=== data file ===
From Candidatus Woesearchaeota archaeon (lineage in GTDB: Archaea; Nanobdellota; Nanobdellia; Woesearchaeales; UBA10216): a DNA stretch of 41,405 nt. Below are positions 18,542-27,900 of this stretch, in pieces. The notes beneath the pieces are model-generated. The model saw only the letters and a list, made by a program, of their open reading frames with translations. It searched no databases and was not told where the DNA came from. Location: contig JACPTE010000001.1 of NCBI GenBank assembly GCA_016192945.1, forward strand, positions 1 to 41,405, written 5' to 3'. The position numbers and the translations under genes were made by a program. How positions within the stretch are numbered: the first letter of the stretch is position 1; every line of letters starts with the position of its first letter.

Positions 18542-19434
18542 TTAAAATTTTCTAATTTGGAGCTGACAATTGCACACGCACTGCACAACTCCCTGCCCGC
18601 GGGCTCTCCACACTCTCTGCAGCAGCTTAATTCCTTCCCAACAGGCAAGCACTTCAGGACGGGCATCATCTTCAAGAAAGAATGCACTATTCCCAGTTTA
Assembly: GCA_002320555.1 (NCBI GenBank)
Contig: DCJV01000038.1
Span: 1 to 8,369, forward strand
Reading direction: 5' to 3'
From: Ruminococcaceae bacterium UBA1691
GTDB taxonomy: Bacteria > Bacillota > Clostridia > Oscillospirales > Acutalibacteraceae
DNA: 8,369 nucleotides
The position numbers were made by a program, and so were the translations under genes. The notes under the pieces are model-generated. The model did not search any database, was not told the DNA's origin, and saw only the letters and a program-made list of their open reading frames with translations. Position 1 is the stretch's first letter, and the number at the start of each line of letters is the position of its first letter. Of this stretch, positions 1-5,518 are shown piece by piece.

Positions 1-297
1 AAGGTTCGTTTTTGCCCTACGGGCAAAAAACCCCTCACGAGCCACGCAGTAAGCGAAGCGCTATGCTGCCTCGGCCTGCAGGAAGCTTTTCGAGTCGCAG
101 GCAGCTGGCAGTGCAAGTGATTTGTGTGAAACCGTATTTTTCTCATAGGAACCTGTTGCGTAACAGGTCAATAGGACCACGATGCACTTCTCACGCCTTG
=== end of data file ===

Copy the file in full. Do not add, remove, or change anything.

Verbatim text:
From Candidatus Woesearchaeota archaeon (lineage in GTDB: Archaea; Nanobdellota; Nanobdellia; Woesearchaeales; UBA10216): a DNA stretch of 41,405 nt. Below are positions 18,542-27,900 of this stretch, in pieces. The notes beneath the pieces are model-generated. The model saw only the letters and a list, made by a program, of their open reading frames with translations. It searched no databases and was not told where the DNA came from. Location: contig JACPTE010000001.1 of NCBI GenBank assembly GCA_016192945.1, forward strand, positions 1 to 41,405, written 5' to 3'. The position numbers and the translations under genes were made by a program. How positions within the stretch are numbered: the first letter of the stretch is position 1; every line of letters starts with the position of its first letter.

Positions 18542-19434
18542 TTAAAATTTTCTAATTTGGAGCTGACAATTGCACACGCACTGCACAACTCCCTGCCCGC
18601 GGGCTCTCCACACTCTCTGCAGCAGCTTAATTCCTTCCCAACAGGCAAGCACTTCAGGACGGGCATCATCTTCAAGAAAGAATGCACTATTCCCAGTTTA
Assembly: GCA_002320555.1 (NCBI GenBank)
Contig: DCJV01000038.1
Span: 1 to 8,369, forward strand
Reading direction: 5' to 3'
From: Ruminococcaceae bacterium UBA1691
GTDB taxonomy: Bacteria > Bacillota > Clostridia > Oscillospirales > Acutalibacteraceae
DNA: 8,369 nucleotides
The position numbers were made by a program, and so were the translations under genes. The notes under the pieces are model-generated. The model did not search any database, was not told the DNA's origin, and saw only the letters and a program-made list of their open reading frames with translations. Position 1 is the stretch's first letter, and the number at the start of each line of letters is the position of its first letter. Of this stretch, positions 1-5,518 are shown piece by piece.

Positions 1-297
1 AAGGTTCGTTTTTGCCCTACGGGCAAAAAACCCCTCACGAGCCACGCAGTAAGCGAAGCGCTATGCTGCCTCGGCCTGCAGGAAGCTTTTCGAGTCGCAG
101 GCAGCTGGCAGTGCAAGTGATTTGTGTGAAACCGTATTTTTCTCATAGGAACCTGTTGCGTAACAGGTCAATAGGACCACGATGCACTTCTCACGCCTTG